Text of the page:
Louisiana’s shrinking wetlands puts communities and cultures at risk | Charles Allen

Vulnerable populations need to provide input on the Mid-Barataria Sediment Diversion

May 11, 2021 12:41 pm
Louisiana Highway 1 bridge in Leeville

The Louisiana Highway 1 Bridge, rises above marshland and coastal waters on Aug. 25, 2019, in Leeville. (Photo by Drew Angerer/Getty Images)

Last year, I had the opportunity to board a small plane and fly over Louisiana’s coast. Taking off from the New Orleans Lakefront Airport, recognizable landmarks like the Louisiana Superdome quickly faded into the background, and in only 20-30 minutes, we were flying over open water. We often hear that our wetlands are vanishing, but to see firsthand how sparse they are is shocking. 

Communities in South Louisiana are the poster children for climate change, and our state’s future is at a pivotal turning point. For decades, we’ve been losing land at an alarming rate from coastal erosion, sea-level rise and other threats. And communities of color are right on the front lines. New Orleans is a majority-Black city, where the people most at risk are also vital to its sense of place. We need systemic change and environmental restoration to protect our people and culture. Often people of color are left out of the conversation, denied the opportunity to discuss possible solutions or provide insight into how they’re affected. 

We now have an opportunity to turn the tide by raising our voices in support of the single-largest restoration project in U.S. history, the Mid-Barataria Sediment Diversion. This game-changing project will reconnect the Mississippi River and its rich, life-giving sediment to the wetlands. The sediment diversion will mimic the natural spring floods that once replenished the marshes, benefiting birds, wildlife and fisheries. 

The coastal landscape, including areas that are home to communities of Indigenous people and people of color, is dynamic and changing. The Mid-Barataria Sediment Diversion will build and sustain wetlands in the Barataria Basin that provide storm protection for countless communities in Southeast Louisiana, from small towns such as Lafitte to population centers such as Belle Chasse and the Greater New Orleans region. Healthy wetlands act as a natural buffer that, in addition to hard structures such as levees and floodwalls, protect our communities from rising seas and storm surge.

Since the 1930s, the Barataria Basin has lost nearly 295,000 acres of land. That loss has displaced communities, threatened critical infrastructure and jobs, and devastated habitat for birds and other wildlife. The  Barataria Basin was also ground zero for the 2010 Deepwater Horizon oil spill, causing the wetlands there to disappear three times faster than those in the rest of the state. The levees that protect our communities are also partly to blame for this land loss; by walling in the Mississippi River, we’ve starved our coast of the sediment it needs to survive. We need levees to protect our communities, but if we don’t address the vanishing wetlands, we can expect to be flooded more often, which would further put our diverse and culturally rich communities at risk.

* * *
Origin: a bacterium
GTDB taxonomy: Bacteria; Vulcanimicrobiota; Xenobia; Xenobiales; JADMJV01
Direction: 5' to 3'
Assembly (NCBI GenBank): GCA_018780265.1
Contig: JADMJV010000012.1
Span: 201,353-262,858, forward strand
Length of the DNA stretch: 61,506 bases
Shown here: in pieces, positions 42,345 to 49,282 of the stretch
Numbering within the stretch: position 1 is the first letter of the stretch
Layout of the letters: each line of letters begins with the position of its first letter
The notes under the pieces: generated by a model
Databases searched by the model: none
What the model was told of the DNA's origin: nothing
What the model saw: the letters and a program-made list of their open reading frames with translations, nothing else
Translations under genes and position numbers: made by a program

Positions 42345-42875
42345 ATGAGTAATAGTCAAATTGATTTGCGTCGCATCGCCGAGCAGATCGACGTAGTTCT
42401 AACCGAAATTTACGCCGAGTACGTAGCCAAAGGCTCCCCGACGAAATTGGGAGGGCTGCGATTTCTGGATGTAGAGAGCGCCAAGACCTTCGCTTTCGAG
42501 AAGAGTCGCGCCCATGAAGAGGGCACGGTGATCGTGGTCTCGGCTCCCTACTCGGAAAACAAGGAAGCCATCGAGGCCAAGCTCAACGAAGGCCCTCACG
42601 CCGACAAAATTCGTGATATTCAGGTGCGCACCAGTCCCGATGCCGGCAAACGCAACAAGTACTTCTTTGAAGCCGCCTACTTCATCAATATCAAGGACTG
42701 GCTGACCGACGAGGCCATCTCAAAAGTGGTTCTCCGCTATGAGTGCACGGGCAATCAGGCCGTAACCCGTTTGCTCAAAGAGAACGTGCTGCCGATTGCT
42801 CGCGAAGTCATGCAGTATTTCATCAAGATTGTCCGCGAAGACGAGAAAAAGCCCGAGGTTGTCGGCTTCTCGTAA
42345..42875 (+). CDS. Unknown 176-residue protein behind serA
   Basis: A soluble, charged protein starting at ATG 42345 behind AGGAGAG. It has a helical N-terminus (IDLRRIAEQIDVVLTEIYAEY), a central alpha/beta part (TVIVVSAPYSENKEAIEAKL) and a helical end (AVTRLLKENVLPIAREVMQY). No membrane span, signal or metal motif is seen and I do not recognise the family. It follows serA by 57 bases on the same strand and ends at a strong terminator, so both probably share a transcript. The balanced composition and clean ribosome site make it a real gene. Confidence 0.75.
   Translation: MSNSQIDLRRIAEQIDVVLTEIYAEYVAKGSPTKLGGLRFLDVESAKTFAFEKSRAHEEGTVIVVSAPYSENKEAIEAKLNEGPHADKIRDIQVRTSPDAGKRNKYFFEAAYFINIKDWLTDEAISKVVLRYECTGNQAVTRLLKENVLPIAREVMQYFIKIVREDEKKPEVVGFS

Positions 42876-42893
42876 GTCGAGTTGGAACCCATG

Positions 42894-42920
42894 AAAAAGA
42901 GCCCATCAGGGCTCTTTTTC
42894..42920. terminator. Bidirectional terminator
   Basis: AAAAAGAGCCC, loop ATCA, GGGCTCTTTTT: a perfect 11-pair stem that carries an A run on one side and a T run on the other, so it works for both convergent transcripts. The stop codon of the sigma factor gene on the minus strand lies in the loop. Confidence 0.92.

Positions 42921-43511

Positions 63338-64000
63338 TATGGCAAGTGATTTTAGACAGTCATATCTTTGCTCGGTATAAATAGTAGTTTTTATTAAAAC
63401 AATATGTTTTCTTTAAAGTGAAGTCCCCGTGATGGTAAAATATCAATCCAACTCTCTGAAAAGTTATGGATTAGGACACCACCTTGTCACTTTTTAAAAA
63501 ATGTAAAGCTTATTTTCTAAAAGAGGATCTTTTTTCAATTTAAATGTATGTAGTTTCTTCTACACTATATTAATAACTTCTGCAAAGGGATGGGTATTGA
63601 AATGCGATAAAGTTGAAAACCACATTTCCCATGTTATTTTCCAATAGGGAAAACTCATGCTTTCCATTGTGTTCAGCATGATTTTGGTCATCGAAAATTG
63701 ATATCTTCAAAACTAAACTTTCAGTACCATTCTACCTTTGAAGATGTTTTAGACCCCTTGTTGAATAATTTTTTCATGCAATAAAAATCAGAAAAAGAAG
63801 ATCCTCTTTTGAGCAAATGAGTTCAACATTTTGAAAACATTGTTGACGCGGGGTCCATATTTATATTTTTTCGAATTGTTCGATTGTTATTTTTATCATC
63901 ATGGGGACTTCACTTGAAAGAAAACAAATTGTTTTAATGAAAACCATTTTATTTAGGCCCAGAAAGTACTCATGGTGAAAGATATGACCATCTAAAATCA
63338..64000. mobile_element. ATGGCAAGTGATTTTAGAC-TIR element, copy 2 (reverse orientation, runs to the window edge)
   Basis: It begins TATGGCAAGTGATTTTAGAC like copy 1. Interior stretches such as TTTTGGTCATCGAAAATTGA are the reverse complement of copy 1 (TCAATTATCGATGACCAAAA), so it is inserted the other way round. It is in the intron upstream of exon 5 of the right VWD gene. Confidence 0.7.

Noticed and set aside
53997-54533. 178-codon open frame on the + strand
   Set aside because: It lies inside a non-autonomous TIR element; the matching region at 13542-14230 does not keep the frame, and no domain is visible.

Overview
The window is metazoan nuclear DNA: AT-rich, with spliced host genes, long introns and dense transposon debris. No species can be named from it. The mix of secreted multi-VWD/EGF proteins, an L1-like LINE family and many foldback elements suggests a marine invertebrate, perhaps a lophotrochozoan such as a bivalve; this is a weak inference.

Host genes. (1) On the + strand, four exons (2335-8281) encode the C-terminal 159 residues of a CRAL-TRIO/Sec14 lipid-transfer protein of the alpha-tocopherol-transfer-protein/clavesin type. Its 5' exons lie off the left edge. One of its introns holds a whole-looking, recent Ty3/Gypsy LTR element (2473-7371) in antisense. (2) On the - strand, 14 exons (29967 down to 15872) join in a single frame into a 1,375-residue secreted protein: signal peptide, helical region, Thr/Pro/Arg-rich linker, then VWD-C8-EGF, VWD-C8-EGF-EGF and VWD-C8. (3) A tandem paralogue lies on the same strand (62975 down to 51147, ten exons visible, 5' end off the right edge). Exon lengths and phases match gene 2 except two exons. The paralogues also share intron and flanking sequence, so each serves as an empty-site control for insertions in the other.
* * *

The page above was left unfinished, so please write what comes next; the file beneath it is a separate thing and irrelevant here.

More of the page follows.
The unique cultures and way of life for millions of Louisianians are inextricably connected to the natural resources of the state’s coast. With its special cuisine and traditions and its destination as a place to hunt and fish, Louisiana is world-renowned for its distinctive coastal culture, which relies on areas like wetlands and the resources they produce. In many local areas, generations of families have occupied the same communities — and even the same land and family homes — for generations. These ties to the land are woven into the history and culture of local areas and communities and are at risk of being lost as Louisiana’s land loss crisis continues.

Now is the time for all of us to get involved. The U.S. Army Corps of Engineers is asking for our input on the Mid Barataria Sediment Diversion. This procedural milestone for the Mid-Barataria Sediment Diversion gives an opportunity for locals to be part of the process. A public comment period is open through June 3, offering individuals and organizations an opportunity to play an active role in the restoration process. 

Like any significant issue that affects all the people in our area, it is critical that we diversify the voices who are represented and become more inclusive. The environmental movement should reflect all of the communities it serves. By offering public comment on the record, the real people impacted by and receiving benefits from this project can make their voices heard to state and federal agency officials and other decision makers. Visit to add your voice to this pivotal moment for Louisiana’s coast.

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Charles Allen
Charles Allen

Charles Allen is the Community Engagement Director for the Gulf Coast at the National Audubon Society, where the entire focus of his work on diversity, equity and inclusion by enhancing Audubon’s reach to underrepresented communities in the Gulf Coast region.